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Labour of Love: Canada’s Childcare System in Crisis

Canadian Politics

On the opening of the second session of the 42nd Manitoba legislature in November, the Progressive Conservative government’s Speech from the Throne noted worrying plans to “reduce red tape for early childcare educators” and to “introduce new incentives for private investments in childcare spaces.” These plans came after an electoral promise to reduce costs while increasing the amount of available space for childcare.

The road to privatization in the Canadian daycare sector is not new, but recent developments in Manitoba signal the escalation of a crisis facing Canadian parents and Early Childcare Educators (ECEs).

The private–public dichotomy in Canadian daycares

At face value, the privatization and deregulation of daycare facilities increases the number of spaces available for children at low cost to taxpayers. However, this does not necessarily translate to any kind of savings for families. The trend of sectoral privatization is a step backward in providing families and labourers quality education, prices and employment standards.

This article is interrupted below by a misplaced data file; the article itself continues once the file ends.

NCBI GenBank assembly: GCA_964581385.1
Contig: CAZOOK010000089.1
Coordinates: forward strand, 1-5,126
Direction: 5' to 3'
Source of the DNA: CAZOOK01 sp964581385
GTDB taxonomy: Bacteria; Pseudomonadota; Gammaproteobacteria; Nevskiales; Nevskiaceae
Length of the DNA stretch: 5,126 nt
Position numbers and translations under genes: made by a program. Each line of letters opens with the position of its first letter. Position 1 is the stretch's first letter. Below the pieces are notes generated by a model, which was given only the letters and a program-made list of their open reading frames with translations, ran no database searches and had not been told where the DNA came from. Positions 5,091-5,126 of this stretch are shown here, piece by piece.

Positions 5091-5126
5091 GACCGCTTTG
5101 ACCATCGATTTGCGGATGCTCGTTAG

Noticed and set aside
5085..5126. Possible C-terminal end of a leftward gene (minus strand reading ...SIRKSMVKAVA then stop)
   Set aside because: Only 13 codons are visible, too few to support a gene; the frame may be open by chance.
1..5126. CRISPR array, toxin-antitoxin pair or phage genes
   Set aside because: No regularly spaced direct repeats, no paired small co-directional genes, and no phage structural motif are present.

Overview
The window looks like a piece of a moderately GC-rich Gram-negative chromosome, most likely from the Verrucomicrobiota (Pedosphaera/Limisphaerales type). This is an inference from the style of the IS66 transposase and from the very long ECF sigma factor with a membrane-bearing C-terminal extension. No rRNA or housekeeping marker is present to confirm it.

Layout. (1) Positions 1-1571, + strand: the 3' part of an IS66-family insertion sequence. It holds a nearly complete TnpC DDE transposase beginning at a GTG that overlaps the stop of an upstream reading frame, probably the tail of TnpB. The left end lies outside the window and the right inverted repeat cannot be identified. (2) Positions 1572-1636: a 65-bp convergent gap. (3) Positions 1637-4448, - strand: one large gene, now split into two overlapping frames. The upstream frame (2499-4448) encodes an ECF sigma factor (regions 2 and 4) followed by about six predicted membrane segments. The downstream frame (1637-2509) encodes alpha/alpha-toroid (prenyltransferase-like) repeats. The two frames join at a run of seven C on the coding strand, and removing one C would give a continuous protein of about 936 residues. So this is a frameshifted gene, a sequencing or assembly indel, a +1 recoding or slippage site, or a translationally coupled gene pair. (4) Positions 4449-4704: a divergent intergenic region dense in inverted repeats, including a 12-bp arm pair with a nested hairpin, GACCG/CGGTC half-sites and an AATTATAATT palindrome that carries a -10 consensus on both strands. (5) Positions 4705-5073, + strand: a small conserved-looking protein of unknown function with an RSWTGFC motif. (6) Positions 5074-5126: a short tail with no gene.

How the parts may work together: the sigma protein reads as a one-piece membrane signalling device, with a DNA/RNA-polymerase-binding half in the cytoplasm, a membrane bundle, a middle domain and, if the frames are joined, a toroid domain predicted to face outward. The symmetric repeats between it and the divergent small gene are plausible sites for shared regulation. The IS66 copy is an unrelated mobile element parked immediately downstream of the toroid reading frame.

With the exception of Québec, which introduced low-fee, universal childcare in 1996, most provinces have resorted to private investments in order to meet the demand for daycare spaces. In Ontario and British Columbia, where childcare is more prevalently represented by private facilities, spaces for children can cost parents an average of approximately $1,500 a month; an unrealistic cost for many low to middle income families. The discrepancy between the cost of for-profit facilities and public spaces is glaring. Private daycares tend to cost three to four times more than public facilities. They also tend to pay their staff less, and typically do not provide appreciable employment benefits.